In Houston’s World Series loss to Atlanta, both teams had to overcome the loss of their presumed Game 1 starters. Lance McCullers Jr. was left off Houston’s roster after suffering a forearm strain, while Charlie Morton came out of the first game with a fractured fibula after heroically gutting everything he could with a broken leg. How each team responded to adversity dictated the outcome of the series.
The Braves had a second ace to lean on from Max Fried, who led the MLB with a 1.74 ERA in the second half and pitched six scoreless innings in Atlanta’s victory in the sixth game. The two Astros who were called up to make two starts were Framber Valdez, who in each of his outings allowed five runs and couldn’t escape the third inning, and Luis Garcia, who suffered a pair of losses after allowing four runs (and five walks) in 6 innings combined. Relievers may reign in October in the modern age, but you still need a few starters who can absorb innings and keep the bullpen from overloading at the end of a long season.
After the fall of McCullers, Houston had no one to take on that role. Now, they have a future Hall of Famer who is the sure choice to lead any playoff rotation if he is healthy and fit. And his presence makes the whole rotation look better. McCullers, who finished seventh in the 2021 AL Cy Young voting, is perhaps the best No. 2 on the youth circuit. There aren’t many No. 3 pitchers who have thrown eight one-career innings in the American League Championship Series the way Valdez did. Garcia, Jose Urquidy or maybe even Cristian Javier or Jake Odorizzi have the potential to deftly maneuver through opposing lineups in the postseason a time or two, which is the maximum expected from back-end headlines in October these days.
It may be hard to believe, but Verlander has suffered defeat in his last three postseason starts with Houston. The two most recent outings were in a seven-game World Series loss to Washington in 2019. In both, Verlander allowed lead runs to score in his last inning of work.
In the seventh inning of Game 2, with the score tied at two, he hit a solo home run to Kurt Suzuki, the first of six runs to score in the deciding frame.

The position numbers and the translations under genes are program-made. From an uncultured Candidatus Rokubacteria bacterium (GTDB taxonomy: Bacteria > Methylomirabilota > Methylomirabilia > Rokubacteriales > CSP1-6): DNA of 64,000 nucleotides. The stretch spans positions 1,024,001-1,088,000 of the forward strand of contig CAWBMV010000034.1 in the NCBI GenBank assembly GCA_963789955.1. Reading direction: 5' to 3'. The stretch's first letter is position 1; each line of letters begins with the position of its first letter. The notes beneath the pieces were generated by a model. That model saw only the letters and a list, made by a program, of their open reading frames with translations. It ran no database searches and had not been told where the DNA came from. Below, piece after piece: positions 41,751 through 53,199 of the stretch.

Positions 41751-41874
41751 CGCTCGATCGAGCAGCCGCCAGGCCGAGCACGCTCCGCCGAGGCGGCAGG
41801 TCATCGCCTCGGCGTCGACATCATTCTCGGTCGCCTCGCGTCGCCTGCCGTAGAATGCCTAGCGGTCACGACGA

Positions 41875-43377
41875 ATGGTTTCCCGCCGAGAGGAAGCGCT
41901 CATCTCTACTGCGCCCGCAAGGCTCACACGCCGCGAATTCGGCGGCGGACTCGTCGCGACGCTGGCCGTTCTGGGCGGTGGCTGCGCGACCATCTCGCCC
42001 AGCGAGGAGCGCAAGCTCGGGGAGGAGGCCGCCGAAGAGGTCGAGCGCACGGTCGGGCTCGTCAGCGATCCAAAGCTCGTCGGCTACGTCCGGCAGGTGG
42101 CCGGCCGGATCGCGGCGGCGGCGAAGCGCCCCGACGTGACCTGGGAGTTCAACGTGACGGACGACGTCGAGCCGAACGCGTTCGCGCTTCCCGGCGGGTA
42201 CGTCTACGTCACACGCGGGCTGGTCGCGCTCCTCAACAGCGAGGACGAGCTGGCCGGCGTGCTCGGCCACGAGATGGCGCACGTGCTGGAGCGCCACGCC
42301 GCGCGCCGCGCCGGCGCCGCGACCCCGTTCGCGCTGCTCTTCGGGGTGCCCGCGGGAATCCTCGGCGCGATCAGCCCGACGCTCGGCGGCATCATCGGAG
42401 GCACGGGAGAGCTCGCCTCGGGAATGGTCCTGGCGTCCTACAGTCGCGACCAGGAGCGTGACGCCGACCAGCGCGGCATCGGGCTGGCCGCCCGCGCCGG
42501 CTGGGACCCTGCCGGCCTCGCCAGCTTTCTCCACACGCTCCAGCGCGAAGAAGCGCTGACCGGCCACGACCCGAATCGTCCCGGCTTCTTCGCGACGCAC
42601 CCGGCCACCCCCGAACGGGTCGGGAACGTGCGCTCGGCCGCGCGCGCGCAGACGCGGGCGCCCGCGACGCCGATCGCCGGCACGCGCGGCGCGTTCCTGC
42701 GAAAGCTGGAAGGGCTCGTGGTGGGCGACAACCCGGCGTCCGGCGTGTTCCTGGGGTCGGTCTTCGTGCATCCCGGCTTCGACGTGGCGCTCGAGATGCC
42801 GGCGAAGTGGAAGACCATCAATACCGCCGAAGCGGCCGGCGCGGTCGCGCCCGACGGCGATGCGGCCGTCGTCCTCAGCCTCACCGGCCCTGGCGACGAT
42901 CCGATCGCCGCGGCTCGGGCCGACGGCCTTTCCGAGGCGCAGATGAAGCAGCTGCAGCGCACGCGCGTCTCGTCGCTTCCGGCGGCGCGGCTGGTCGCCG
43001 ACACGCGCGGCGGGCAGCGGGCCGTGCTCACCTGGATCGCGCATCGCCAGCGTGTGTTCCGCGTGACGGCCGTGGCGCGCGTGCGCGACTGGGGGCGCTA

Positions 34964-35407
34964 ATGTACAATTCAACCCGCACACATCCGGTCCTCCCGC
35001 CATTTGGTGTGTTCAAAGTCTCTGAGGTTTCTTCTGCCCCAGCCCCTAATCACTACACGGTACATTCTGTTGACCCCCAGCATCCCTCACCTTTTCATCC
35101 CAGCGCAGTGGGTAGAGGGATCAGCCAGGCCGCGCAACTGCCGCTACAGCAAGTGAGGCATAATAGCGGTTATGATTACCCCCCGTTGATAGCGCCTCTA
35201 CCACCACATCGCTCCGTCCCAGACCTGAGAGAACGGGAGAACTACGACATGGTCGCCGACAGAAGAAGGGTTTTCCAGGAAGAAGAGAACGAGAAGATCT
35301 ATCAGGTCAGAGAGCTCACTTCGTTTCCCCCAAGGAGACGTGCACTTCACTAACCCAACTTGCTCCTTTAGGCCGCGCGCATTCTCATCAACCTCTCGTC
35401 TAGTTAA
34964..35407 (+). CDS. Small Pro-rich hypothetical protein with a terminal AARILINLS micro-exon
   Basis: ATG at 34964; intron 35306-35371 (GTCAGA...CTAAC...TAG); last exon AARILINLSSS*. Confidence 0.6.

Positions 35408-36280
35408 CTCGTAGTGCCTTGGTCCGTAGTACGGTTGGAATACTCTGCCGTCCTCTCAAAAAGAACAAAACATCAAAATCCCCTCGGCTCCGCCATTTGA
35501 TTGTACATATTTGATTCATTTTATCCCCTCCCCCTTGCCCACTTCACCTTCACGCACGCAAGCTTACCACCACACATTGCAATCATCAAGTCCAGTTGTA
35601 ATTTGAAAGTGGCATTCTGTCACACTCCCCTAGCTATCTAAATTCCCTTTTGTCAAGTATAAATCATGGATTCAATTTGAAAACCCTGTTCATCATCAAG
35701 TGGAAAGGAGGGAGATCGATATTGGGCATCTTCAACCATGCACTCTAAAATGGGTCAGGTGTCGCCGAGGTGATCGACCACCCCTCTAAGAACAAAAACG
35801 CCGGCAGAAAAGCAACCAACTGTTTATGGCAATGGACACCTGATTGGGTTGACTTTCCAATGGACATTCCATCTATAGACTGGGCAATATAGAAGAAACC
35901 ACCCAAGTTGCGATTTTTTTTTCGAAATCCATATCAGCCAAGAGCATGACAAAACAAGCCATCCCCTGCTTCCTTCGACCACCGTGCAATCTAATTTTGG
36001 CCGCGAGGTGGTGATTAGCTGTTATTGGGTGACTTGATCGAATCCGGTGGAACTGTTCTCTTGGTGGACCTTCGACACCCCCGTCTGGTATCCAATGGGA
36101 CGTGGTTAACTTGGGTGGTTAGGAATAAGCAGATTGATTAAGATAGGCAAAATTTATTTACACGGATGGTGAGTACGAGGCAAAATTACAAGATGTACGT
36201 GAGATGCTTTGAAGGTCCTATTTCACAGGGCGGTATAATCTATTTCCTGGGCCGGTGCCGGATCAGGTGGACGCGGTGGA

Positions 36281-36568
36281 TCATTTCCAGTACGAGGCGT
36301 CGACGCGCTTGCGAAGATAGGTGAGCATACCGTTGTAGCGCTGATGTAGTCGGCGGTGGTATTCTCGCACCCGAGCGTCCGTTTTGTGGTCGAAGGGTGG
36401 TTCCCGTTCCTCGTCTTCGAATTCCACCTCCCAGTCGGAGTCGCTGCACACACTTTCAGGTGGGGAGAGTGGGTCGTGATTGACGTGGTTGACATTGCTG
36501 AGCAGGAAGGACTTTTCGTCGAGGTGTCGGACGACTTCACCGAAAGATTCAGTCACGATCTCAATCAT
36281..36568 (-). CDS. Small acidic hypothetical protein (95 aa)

Then, in the fifth inning of Game 6, with Houston leading 2-1, he gave up a game-tying solo shot to Adam Eaton before giving Juan Soto the lead two batters later. The Astros did not score again that night, then lost Game 7 the following night to drown the championship at their home field.
The game has changed even in the short span of time since those losses. If they happened this year, Verlander may not have had a chance to face the green light streak in either case.
But then again… maybe they would have left it on the mound. We’re talking about Justin Verlander, the man who said he wants to pitch until he’s 45. That would make him the closest thing baseball has to Tom Brady. And you take out Tom Brady in the fourth quarter? If Houston lives up to his expectations and makes noise again in October, Dusty Baker will face that choice at some point. And if the old school manager decides to adhere to the new school way of thinking and takes off his old school pitcher with the game on the line, we will definitely know that it is the end of an era.
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Eddie is an Australian news reporter with over 9 years in the industry and has published on Forbes and tech crunch.